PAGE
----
It is early, but the jockeying has already begun in the 2019 Louisiana Governor’s race. The incumbent, Governor John Bel Edwards, is vulnerable as the only Democrat in a statewide elected office in Louisiana. In fact, Edwards is the only Democrat Governor in the Deep South.
He was elected in unusual circumstances in 2015, with a vulnerable GOP opponent, then U.S. Senator David Vitter. He was able to win because he shrewdly focused on his military service throughout the campaign. Edwards also campaigned as a conservative Democrat who defended the Second Amendment and was opposed to abortion.
Louisiana Governor John Bel Edwards has a 49% approval and 35% disapproval rating per a new survey released today. Sixteen percent don't know or have no opinion. The Morning Consult national survey ranked the most and least positive governors.
Today, two announcements have hit the wires which indicate that a sense of optimism could be coming.
First, a press release measuing $1.49 billion in good news. The second is a statement by Governor John Bel Edwards promoting economic growth this first quarter of 2018 in GDP.
Today, Gov. John Bel Edwards announced that his request for a third extension of the federal temporary housing program for survivors of the August 2016 floods has been approved by the Federal Emergency Management Agency (FEMA) through. Gov. Edwards requested that homeowners be given additional time and the low rent for the Mobile Housing Units (MHUs) be retained as survivors rebuild their homes that were either severely damaged or destroyed by the floods. The incremental rent increases on the MHUs remains in place. FEMA has confirmed this will be the final extension to the program.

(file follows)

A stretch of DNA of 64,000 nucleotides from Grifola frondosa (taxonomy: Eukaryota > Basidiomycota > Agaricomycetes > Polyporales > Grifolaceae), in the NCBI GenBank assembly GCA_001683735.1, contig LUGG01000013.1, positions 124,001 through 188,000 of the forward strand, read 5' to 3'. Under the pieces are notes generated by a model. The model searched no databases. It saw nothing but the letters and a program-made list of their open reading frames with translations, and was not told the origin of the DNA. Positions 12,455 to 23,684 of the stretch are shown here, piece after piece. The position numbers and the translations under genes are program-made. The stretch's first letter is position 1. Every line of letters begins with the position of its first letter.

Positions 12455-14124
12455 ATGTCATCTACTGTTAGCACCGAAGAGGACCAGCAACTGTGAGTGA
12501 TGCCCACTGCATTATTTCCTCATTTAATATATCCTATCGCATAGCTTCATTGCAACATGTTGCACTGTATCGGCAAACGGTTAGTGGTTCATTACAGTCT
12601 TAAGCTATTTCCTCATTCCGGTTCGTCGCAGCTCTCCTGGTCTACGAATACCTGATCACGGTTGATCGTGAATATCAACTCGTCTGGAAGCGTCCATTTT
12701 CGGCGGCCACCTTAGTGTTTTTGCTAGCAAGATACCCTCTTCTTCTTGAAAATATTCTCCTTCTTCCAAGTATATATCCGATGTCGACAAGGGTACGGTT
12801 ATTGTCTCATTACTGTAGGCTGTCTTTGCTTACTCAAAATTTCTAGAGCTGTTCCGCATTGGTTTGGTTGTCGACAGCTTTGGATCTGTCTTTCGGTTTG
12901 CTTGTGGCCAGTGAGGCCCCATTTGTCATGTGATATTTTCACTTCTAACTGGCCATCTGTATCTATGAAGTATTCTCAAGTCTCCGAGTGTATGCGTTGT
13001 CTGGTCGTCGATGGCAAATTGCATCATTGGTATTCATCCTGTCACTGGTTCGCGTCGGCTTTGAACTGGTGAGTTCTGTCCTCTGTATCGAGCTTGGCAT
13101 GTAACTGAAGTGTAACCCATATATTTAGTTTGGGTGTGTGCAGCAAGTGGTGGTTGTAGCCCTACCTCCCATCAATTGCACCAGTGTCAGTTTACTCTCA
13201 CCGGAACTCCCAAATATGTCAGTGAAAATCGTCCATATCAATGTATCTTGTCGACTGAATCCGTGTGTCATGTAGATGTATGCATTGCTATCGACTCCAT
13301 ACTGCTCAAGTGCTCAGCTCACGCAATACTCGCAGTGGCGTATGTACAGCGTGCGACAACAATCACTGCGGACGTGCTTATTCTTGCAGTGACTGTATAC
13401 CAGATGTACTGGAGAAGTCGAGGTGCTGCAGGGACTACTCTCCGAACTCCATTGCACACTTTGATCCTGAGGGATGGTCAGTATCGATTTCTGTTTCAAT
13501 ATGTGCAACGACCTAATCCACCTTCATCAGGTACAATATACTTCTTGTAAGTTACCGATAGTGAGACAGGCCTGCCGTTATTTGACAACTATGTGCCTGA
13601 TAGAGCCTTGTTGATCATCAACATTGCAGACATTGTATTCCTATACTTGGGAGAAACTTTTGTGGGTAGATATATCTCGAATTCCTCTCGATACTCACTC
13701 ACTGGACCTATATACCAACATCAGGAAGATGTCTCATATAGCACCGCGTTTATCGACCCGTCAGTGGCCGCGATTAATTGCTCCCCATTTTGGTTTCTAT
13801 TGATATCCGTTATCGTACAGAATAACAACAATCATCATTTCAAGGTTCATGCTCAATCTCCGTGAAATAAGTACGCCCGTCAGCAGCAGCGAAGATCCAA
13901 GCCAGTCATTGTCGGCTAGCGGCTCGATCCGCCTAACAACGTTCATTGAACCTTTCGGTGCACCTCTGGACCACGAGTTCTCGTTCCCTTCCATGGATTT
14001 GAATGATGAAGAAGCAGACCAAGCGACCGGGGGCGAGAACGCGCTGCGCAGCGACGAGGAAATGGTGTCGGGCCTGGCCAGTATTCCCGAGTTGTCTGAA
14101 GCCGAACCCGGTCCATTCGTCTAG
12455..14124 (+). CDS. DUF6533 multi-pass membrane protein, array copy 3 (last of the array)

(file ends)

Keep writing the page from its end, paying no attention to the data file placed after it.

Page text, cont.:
Today, Louisiana Gov. John Bel Edwards announced $60 million in new coastal projects to be built and paid for with funds from the settlement of the Deepwater Horizon, BP Oil Spill.
In the same week that CNBC ranked Texas as the state with the best economy in the nation, Bankrate listed Louisiana as the 4th worst state in the nation to retire. Analyst Taylor Tepper cited the state’s “very high crime,” as one of the reasons for the poor ranking. This makes sense because retirees usually do not want to move to a state where they will be robbed or murdered.
Finally, after three special sessions and a regular one, it's time to relax, do the things that hard-working legislators (and governors) long to do after a long grueling hard-fought battle over the budget--pick up the pieces of one's life and, if at all possible, spend quality time with family, check out those hires burning at the office and hopefully take a moment of leisure.
The fiscal cliff, that seemingly insurmountable object in front of every legislative session since Bobby Jindal took his shot at taming the budget, is fixed. Yes, fixed. At least, on paper and hopefully, in reality, until perhaps, the next mid-decade.
The Louisiana legislators and governor, who have spent almost every day in session since mid-February of this year, have settled upon a budget deal that reduces the sales tax from five cents to 4.45 cents. Today, The Advocate reporter Tyler Bridges, who has been there with the legislators as each tick has tocked on the capitol clock, took a few moments to discuss with me--the session and the budget agreement. The interview occured via Facebook and Twitter Live.
Below is the video transcript of the relevant portions of the interview with Bridges, who will also soon post a "behind the budget deal scene" article for The Advocate.
According to a tweet by Times Picayune capitol bureau reporter Julia O'Donoghue, who knows, there might be some type of compromise in the legislature during the special session. The reporter indicated today that the "Talk is that the new sales tax rate that they will be trying to pass in the House is a 4.45 sales tax rate. That's between the 4.4 sales tax rate the House GOP wanted and the 4.5 sales tax rate".
Is there some way that Louisiana can gets its budgetary house in order? What is the problem? Did it begin under current Governor John Bel Edwards? Is Medicaid the culprit? Can we reform higher ed?
On Tuesday, I discussed the budget with former State Representative Brett Geymann, a budget hawk, who was term-limited and who left the legislature after the 2015 election. Geymann believes that the state budget should be tied to the economy and we will publish his thoughts on this tomorrow, as we went more into detail on that issue in the latter part of the Facebook, Twitter and Youtube Live discussion.
Respectful and refreshing.
Those are the words that came to my mind after discussing the Louisiana budget issues with former conservative Republican House of Representative Brett Geymann of Lake Charles, this morning via Bayoubuzz’s Facebook, Twitter and Youtube Live.